After six years of hodling, the notorious “Blockchain Bandit” has woken up and begun moving some of the $90 million worth of stolen funds sitting in their wallet. Below, we’ll discuss how this prolific thief used a tactic called “Ethercombing” to steal crypto from thousands of users back in 2015 and 2016, and show you where they’ve begun to move funds in the last week.
Who is the Blockchain Bandit?
The Blockchain Bandit is an as yet unknown individual or group who emptied the wallets of over 10,000 cryptocurrency users in 2015 and 2016. They did this using a process called “Ethercombing” to identify and drain Ethereum addresses with weak private keys.
Andy Greenberg described the process in more detail in a 2019 Wired article, but essentially, the thief’s process relies on the fact that it’s possible to determine an address’ public key if you know its private key. The Blockchain Bandit exploited this, and appears to have come up with an automated system to scan a list of weak private keys that may be in use — for instance, single-digit private keys — see if there was an address using that key, and drain the address of its funds. Using this strategy, the Blockchain Bandit amassed a fortune of over 51,000 Ether, stolen from over 10,000 individual wallets.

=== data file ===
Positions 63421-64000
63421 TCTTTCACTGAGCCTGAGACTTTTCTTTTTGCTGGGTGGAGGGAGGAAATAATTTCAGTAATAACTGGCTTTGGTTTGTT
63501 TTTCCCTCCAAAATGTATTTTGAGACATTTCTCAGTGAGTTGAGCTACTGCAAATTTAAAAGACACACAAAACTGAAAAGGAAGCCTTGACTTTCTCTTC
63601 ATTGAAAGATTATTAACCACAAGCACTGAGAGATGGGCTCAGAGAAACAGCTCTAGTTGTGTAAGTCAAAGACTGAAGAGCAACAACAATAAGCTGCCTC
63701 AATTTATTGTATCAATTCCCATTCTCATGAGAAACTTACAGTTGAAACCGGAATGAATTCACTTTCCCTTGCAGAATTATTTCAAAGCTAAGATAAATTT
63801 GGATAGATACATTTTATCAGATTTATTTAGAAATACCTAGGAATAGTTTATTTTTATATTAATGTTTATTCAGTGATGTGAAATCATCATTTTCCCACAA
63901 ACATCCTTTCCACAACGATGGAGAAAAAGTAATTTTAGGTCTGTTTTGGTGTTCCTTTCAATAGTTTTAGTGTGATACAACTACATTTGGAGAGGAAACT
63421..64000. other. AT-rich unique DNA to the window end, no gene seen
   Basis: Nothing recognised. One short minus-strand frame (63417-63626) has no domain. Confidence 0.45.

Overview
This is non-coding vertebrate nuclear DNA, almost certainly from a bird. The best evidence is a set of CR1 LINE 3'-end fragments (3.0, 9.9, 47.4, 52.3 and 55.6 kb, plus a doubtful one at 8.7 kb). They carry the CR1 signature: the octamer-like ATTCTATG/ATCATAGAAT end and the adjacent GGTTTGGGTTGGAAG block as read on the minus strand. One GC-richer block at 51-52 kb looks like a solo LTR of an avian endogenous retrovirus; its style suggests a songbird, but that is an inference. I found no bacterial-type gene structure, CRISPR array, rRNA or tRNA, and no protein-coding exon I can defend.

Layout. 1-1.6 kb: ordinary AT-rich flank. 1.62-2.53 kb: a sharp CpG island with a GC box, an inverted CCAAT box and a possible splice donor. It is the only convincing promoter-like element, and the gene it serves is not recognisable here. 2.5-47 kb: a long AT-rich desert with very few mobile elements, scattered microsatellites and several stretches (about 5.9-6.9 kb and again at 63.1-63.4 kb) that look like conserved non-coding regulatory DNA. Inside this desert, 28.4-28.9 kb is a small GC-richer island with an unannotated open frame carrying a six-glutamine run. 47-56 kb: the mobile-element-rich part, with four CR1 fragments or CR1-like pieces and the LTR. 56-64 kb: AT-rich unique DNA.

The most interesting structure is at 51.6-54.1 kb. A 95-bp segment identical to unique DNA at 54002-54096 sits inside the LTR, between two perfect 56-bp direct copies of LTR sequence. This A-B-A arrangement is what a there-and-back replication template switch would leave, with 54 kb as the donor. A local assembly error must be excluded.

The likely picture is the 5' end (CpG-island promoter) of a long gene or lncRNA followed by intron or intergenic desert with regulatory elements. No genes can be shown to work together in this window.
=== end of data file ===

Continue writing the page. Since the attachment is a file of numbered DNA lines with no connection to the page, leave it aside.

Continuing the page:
The Blockchain Bandit moves funds for the first time in six years
For six years, the Blockchain Bandit’s wallet was almost entirely dormant, moving none of its stolen treasure trove. But that changed on January 16, 2023, when the Bandit began transacting again. Between that date and January 21, the Blockchain Bandit moved almost all of their holdings — 51,000 Ether and 470 Bitcoin worth approximately $90 million at current prices — to new addresses.
We suspect this sudden surge in activity is related to the recent jump in crypto asset prices. We’ll continue to monitor the situation and share updates where possible, but in the meantime, this is a great opportunity to consider best practices around private keys. We encourage all users to store funds using well-known, trusted personal wallets that won’t generate weak private keys, and to consider keeping large holdings in hardware wallets, especially if they don’t plan to transact frequently.
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